The main rule of the road in Turkey is to be careful and remain calm. The locals drive quite aggressively often ignoring the traffic regulations and honking their horns for any reason. Just be ready for situations when pedestrians cross the road in the wrong places and drivers don’t switch on their turn signals or overtake on the right.
Speed limits: 50 km/h within towns, 90 km/h outside towns, 120 km/h on toll roads in Turkey.
Drivers should switch on the low beam only in low visibility conditions or when driving through tunnels.
All passengers must ride buckled up.
Children under 1.5 m tall and weighing up to 36 kg can only ride in the rear seat. A special child restraint system is required for passengers under 135 cm tall.
Drivers can only talk on the mobile phone without using their hands.
The maximum permitted blood alcohol content is 0.5 ppm.
Road signs comply with international standards and are duplicated in English. Except for:
You should drive very carefully when it’s dark, raining or snowing. Local drivers often drive without switching on sidelights or turn signals and can stop in the most unexpected places.
Tourists can use their driving licence in Turkey for 6 months from the date of entry.
Every time you cross the border, your foreign driving licence validity period is reset and you can drive with it for another six months.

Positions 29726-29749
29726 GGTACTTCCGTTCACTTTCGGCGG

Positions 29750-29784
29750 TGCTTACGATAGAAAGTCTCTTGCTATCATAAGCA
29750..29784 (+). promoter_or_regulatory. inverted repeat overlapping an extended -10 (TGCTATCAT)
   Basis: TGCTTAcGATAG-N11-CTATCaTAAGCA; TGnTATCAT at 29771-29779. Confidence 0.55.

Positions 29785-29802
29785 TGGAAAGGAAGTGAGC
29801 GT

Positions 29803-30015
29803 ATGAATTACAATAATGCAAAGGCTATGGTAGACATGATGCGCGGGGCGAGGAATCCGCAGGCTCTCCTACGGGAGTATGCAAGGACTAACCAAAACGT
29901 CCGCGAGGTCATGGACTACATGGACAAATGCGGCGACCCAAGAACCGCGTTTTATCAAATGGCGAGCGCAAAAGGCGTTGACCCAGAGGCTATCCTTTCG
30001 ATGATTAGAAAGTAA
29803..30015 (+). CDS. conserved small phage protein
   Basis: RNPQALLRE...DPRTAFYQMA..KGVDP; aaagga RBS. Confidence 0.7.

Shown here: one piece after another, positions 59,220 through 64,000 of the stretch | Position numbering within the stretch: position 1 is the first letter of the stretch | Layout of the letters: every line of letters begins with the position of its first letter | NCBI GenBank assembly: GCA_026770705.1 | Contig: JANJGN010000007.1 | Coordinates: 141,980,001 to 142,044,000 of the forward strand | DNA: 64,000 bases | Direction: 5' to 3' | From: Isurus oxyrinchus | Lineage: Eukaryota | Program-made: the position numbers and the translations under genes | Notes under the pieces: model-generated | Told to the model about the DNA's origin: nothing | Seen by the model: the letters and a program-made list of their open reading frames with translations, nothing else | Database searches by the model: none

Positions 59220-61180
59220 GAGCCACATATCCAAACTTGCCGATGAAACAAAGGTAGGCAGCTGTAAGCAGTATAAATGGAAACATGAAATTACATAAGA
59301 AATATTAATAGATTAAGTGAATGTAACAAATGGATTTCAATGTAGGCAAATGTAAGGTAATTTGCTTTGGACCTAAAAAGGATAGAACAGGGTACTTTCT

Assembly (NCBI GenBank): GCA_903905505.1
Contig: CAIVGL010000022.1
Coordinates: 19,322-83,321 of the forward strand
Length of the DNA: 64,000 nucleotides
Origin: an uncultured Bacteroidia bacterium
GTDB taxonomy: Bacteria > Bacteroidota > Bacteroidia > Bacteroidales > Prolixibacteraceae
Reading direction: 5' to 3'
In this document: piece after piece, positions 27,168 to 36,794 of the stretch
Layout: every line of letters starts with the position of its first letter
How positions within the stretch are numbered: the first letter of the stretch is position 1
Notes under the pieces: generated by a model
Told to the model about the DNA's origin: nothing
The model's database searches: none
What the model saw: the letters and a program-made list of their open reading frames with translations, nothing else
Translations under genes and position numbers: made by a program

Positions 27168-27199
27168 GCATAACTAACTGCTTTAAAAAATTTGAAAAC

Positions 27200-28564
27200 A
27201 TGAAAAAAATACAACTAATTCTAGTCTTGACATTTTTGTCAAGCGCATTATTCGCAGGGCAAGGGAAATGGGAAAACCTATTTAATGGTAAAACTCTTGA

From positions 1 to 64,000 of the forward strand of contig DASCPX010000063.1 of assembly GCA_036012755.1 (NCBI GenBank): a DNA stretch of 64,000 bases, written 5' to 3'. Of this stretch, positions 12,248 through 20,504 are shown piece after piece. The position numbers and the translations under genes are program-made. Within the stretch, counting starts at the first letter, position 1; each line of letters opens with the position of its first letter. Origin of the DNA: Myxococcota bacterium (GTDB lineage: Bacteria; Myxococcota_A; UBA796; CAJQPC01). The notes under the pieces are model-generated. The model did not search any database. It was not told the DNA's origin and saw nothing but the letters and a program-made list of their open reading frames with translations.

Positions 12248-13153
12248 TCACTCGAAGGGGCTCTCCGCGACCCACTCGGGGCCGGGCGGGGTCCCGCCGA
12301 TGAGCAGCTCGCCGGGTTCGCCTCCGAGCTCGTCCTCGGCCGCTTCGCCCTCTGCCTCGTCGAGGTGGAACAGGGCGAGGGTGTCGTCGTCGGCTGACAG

If you plan to stay in the country for more than 6 months, you will need to get a Turkish driving licence. To do it, you should go to the Civil Registration Office (Nüfus Müdürlüğü) with the required documents and file an application.
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The police officers are dressed in blue uniforms and their cars have distinctive white and blue body colours. You can be stopped even if you haven’t broken any rules:
The blood alcohol content is mainly checked only in areas with many pubs and restaurants. You had better not refuse a breath test, or you may be automatically deemed drunk.
And you had better not try to “negotiate a fine without a ticket”. It is not about exceptional honesty of Turkish police. In fact, you will pay less “legally” than through “negotiations”. Even with the fairly high local fines.
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